Protected lands still at peril of people
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Urbanization and agriculture are hampering global conservation efforts, with one third of protected lands under intense pressure from human activities.
At the 1992 Earth Summit in Brazil, global leaders agreed to stall the rapid loss of biodiversity by designating protected areas worldwide.
Now, a team led by researchers from the University of Queensland has mapped human activities in these conservation areas. They found that roads, farmland and cities are putting intense pressure on one third of protected lands. Just 10% remain unaffected, but these lie mainly in remote areas of high-latitude countries, such as Russia and Canada. Other areas under the least pressure were those with the strictest protection status, highlighting the potential benefit of tighter laws on what can be done on protected lands.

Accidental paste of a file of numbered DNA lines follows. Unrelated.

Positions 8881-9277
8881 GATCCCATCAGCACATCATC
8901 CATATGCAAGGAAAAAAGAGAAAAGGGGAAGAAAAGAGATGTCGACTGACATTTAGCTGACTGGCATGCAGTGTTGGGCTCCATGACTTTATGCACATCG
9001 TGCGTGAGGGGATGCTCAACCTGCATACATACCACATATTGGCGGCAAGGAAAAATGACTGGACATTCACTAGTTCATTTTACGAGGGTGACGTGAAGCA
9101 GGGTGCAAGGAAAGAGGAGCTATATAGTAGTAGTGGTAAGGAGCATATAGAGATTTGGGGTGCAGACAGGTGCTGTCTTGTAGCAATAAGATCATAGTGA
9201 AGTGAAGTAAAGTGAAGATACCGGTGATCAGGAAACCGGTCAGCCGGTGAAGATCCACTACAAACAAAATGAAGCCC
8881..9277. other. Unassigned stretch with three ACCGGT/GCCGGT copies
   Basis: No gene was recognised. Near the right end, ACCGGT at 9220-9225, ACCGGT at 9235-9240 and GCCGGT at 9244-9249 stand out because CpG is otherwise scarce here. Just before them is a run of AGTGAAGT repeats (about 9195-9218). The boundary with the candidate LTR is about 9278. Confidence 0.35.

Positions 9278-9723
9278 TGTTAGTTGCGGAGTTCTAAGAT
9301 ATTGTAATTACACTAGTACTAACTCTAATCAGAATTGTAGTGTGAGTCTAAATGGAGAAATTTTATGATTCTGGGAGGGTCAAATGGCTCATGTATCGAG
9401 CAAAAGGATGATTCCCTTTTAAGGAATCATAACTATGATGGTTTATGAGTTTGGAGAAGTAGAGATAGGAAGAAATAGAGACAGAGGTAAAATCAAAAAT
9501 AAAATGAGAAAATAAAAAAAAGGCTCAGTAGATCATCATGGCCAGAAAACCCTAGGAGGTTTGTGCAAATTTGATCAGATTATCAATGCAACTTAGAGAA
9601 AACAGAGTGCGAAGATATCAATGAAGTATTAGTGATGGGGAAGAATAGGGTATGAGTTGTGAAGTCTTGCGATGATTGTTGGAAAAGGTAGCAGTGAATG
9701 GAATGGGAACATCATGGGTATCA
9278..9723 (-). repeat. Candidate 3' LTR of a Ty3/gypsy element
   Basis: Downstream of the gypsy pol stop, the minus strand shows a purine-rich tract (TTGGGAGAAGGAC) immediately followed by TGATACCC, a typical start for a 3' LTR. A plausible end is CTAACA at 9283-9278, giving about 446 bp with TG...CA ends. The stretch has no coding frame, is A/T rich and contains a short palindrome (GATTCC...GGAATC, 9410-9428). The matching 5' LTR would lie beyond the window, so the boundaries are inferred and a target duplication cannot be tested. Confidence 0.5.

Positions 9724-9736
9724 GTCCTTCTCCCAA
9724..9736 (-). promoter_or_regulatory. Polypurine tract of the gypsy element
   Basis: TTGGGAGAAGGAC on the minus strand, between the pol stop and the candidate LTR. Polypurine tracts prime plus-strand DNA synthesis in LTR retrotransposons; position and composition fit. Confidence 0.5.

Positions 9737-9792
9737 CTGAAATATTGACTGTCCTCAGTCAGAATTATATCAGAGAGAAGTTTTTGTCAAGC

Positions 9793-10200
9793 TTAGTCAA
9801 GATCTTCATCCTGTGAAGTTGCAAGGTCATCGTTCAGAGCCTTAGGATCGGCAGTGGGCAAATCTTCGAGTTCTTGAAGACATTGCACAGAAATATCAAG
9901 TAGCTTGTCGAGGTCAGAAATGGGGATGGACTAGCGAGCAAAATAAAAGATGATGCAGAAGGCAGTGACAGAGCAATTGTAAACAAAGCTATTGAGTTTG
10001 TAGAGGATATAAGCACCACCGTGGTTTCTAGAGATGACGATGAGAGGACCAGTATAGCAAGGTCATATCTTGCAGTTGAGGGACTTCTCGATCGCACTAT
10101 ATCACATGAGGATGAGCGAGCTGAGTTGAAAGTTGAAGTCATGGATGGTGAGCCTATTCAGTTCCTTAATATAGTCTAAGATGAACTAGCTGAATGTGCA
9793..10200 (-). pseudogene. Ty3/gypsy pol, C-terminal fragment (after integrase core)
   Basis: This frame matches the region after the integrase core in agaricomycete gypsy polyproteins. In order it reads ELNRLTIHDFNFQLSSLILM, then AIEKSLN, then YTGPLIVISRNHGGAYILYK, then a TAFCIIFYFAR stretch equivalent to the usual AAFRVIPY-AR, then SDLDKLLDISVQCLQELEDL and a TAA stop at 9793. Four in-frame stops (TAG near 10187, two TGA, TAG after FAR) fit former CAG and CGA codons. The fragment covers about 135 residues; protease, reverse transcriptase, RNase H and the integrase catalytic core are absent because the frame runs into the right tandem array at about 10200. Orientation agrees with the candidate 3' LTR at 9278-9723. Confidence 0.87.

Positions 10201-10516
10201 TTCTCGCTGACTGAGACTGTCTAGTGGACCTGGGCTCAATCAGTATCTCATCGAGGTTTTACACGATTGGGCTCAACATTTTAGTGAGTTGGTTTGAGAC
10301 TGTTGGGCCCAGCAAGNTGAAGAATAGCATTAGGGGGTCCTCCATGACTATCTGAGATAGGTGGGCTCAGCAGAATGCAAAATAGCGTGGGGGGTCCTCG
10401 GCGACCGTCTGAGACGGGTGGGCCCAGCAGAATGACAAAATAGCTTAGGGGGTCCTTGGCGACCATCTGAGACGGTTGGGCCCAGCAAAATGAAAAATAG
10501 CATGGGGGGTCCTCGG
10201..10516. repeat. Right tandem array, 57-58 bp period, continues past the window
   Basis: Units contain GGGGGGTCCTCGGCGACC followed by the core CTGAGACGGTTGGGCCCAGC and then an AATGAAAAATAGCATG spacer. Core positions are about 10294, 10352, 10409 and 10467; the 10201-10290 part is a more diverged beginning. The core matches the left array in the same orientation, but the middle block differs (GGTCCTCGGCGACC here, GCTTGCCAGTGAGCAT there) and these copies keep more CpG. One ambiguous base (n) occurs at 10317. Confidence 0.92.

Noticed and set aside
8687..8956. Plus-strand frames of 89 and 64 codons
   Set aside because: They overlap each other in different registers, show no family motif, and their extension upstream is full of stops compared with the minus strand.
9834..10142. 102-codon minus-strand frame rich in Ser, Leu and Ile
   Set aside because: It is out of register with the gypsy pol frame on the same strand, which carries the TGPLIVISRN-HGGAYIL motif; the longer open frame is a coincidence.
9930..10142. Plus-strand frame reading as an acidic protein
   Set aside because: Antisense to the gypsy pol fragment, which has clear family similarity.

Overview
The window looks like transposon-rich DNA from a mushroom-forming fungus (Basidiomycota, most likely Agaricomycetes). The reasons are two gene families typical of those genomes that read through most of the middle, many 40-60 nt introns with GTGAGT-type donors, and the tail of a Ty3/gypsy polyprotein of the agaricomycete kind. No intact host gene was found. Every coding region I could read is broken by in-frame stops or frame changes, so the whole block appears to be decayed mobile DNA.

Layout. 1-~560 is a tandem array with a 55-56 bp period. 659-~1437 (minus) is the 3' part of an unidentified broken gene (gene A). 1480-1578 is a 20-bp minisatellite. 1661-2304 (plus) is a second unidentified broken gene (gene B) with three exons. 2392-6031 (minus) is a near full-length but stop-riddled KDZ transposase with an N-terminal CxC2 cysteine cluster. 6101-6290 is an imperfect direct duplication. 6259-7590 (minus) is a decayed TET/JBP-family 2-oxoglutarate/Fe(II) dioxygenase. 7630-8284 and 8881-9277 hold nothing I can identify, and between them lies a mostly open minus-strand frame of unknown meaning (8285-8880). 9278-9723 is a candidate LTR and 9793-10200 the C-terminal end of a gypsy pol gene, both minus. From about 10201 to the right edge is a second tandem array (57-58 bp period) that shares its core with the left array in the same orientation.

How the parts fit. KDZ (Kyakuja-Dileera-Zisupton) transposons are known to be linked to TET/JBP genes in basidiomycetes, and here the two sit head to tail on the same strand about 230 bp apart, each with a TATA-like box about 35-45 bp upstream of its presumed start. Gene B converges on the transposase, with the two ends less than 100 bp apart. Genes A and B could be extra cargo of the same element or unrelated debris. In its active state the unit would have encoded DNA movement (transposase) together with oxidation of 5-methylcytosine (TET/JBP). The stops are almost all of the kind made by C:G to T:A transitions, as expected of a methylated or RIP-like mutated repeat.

Clearer reporting of human activities within protected areas could help many countries meet global biodiversity goals, the authors suggest.
- Science 360, 788–791 (2018). doi: 10.1126/science.aap9565
|The University of Queensland (UQ), Australia||0.81|
|University of Northern British Columbia (UNBC), Canada||0.14|
|Wildlife Conservation Society (WCS), United States of America (USA)||0.05|